The schedule of the Microsoft antitrust trial looked set to derail yesterday, following a ruling that depositions to be given by Bill Gates and other Microsoft executives should be in public. And this time the judge and Microsoft seem to be singing from similar, concerned, hymn sheets. Judge Thomas Penfield Jackson accepted arguments put forward by the New York Times, Seattle Times and Reuters that a US law, the Publicity in Taking of Evidence Act, covered the situation, and that they ought therefore to be allowed to report the depositions. The judge didn't say so, but it would seem that the deposition-taking will now contain all of the essential ingredients of a classic US media circus. Microsoft is concerned as always that the presence of reporters could endanger its trade secrets, and the judge has specifically given the company leave to appeal his ruling. Microsoft hasn't yet decided whether or not to do this, but Bill Gates' deposition, which was due to start this week, will certainly be delayed while the arrangements for coverage are worked out. If Microsoft does appeal they - and the 8 September trial date - will undoubtedly be delayed again. The Department of Justice takes the view that public depositions are acceptable, and that Microsoft can be protected by sensitive questions being taken in camera. But even agreeing what these are could cause delay, and the trial may be tottering on the brink of messy farce.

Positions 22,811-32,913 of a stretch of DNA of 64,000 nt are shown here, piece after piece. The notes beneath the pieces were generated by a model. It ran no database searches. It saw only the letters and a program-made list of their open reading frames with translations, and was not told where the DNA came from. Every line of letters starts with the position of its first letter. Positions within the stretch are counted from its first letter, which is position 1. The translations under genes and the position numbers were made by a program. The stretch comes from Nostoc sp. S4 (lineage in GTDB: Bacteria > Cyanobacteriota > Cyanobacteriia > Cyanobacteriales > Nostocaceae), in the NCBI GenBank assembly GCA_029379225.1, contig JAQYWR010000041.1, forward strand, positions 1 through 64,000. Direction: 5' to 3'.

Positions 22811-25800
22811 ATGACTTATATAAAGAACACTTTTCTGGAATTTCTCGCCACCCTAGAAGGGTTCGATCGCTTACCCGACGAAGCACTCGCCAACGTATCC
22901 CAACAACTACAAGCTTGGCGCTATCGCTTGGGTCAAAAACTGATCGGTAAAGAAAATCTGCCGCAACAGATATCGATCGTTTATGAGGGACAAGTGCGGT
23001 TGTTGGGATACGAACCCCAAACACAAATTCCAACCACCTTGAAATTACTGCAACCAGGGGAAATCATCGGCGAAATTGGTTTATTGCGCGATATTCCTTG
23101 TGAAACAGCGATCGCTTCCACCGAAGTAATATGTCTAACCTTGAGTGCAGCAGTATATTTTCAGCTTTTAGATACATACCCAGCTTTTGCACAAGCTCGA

Broadcom and its Accelerated Deployment Partners (ADPs) are committing to an effort to produce Gigabit Ethernet products designed for the installed base of Category 5 copper cabling, which is currently widely-used for Ethernet and Fast Ethernet. The Company's ADPs include 3Com, Alteon Networks, Bay, Cabletron, Cisco, HP, Jato Technologies and Packet Engines - which we think is a quorum. The use of existing cabling infrastructure will accelerate Gigabit Ethernet uptake by reducing migration costs drastically. The products will use Broadcom's Giga-PHY transceiver technology and will conform to the Gigabit Ethernet standard for copper-based cabling as proposed by the IEEE802.3ab Task Force. This proposed standard will enable Gigabit Ethernet to extend to distances of up to 100 metres over existing installed Cat 5, rather than havcing to use enhanced Cat 5 or Cat 6.